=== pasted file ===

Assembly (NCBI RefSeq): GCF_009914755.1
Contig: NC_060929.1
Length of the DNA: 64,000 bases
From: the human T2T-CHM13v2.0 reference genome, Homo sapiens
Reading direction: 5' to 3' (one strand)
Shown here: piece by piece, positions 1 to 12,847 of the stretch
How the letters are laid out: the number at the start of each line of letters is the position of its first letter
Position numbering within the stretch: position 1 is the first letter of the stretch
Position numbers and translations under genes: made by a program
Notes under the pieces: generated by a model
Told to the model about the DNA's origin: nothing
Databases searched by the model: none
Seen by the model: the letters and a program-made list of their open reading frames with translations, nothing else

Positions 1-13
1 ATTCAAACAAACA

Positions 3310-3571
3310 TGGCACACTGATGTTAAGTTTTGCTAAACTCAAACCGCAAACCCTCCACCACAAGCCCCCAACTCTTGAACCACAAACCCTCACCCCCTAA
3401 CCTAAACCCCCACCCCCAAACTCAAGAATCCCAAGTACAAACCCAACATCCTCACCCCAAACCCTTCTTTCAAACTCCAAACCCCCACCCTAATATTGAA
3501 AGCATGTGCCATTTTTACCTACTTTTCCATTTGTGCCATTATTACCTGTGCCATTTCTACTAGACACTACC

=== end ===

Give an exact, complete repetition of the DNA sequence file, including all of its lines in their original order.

Assembly (NCBI RefSeq): GCF_009914755.1
Contig: NC_060929.1
Length of the DNA: 64,000 bases
From: the human T2T-CHM13v2.0 reference genome, Homo sapiens
Reading direction: 5' to 3' (one strand)
Shown here: piece by piece, positions 1 to 12,847 of the stretch
How the letters are laid out: the number at the start of each line of letters is the position of its first letter
Position numbering within the stretch: position 1 is the first letter of the stretch
Position numbers and translations under genes: made by a program
Notes under the pieces: generated by a model
Told to the model about the DNA's origin: nothing
Databases searched by the model: none
Seen by the model: the letters and a program-made list of their open reading frames with translations, nothing else

Positions 1-13
1 ATTCAAACAAACA

Positions 3310-3571
3310 TGGCACACTGATGTTAAGTTTTGCTAAACTCAAACCGCAAACCCTCCACCACAAGCCCCCAACTCTTGAACCACAAACCCTCACCCCCTAA
3401 CCTAAACCCCCACCCCCAAACTCAAGAATCCCAAGTACAAACCCAACATCCTCACCCCAAACCCTTCTTTCAAACTCCAAACCCCCACCCTAATATTGAA
3501 AGCATGTGCCATTTTTACCTACTTTTCCATTTGTGCCATTATTACCTGTGCCATTTCTACTAGACACTACC